‘For Bettel or for Worse’: What the Same-Sex Marriage means for Luxembourg and the EU

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What better way is there to celebrate Luxembourg’s decision to legalise gay marriage in January than their Prime Minister Xavier Bettel marrying his partner Gauthier Destenay? Not only does the marriage hold true meaning to the couple but also to Luxembourg itself; officially authenticating same-sex marriage into the country’s political history for all time.

Their marriage also signifies a defining moment in the EU’s history as he has become the first serving leader in the European Union to marry a same-sex partner but he is not the first government leader to marry a same-sex partner (that commendation goes to Iceland’s Johanna Sigurdardottir.  Although Luxembourg is not the first EU country to legalise gay marriage, it is approximately tenth to do so, (the legalisation can become complicated with some countries accepting same-sex marriage abroad and others needing further legislation to be passed) this is a giant step for equal rights nonetheless, as Bettel claims ‘Luxembourg can set an example”.

The wedding also signifies a huge change in public attitude towards homosexuality as, although it was a private ceremony, they were greeted with acceptance by the public afterwards. However, it is not surprising that the public would be accepting as a poll in 2013 found that 83% of Luxembourgers supported gay marriage. Additionally, it suggests that the prejudice towards homosexuality is not as prevalent as it would have been a few decades ago where an openly gay man would never have been voted into leading a country let alone marry his partner.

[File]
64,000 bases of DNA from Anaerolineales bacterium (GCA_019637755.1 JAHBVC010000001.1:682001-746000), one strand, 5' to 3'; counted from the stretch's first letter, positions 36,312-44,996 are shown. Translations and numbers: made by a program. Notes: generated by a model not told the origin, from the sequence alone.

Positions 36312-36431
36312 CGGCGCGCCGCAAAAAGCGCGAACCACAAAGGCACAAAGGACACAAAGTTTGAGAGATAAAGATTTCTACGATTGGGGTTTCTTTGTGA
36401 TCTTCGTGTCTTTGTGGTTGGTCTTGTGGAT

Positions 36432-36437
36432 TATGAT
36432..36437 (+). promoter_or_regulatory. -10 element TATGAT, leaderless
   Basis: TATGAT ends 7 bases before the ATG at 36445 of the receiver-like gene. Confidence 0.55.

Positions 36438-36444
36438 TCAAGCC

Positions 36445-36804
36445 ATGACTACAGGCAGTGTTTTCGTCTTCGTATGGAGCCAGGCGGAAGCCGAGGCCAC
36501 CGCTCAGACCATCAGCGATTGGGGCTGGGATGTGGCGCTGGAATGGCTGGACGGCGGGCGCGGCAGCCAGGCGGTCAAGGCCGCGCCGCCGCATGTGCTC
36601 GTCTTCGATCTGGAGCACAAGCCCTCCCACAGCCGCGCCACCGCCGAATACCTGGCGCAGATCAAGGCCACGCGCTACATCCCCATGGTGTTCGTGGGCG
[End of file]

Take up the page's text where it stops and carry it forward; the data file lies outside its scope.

Xavier Bettel has been open about his sexual orientation in the past , he believes that  “what happens at home remains private”  thereby normalising homosexuality as something that does not need to be constantly pointed out. Perhaps Bettel’s marriage will lead to a revolutionary change in homosexuality in politics and urge other countries to follow the lead and ultimately accept gay marriage as a legal practice after all Estonia’s Taavi Roivas was present. With a poll conducted in September 2012 finding only 34% of Estonians supported same-sex marriage and 46% supported registered partnerships, is it time for Estonia to finalise the bills to legalise gay marriage?  To conclude, Bettel’s latest tweet about his marriage sums up the reason for gay marriage perfectly; ‘We just have one life, live it’.

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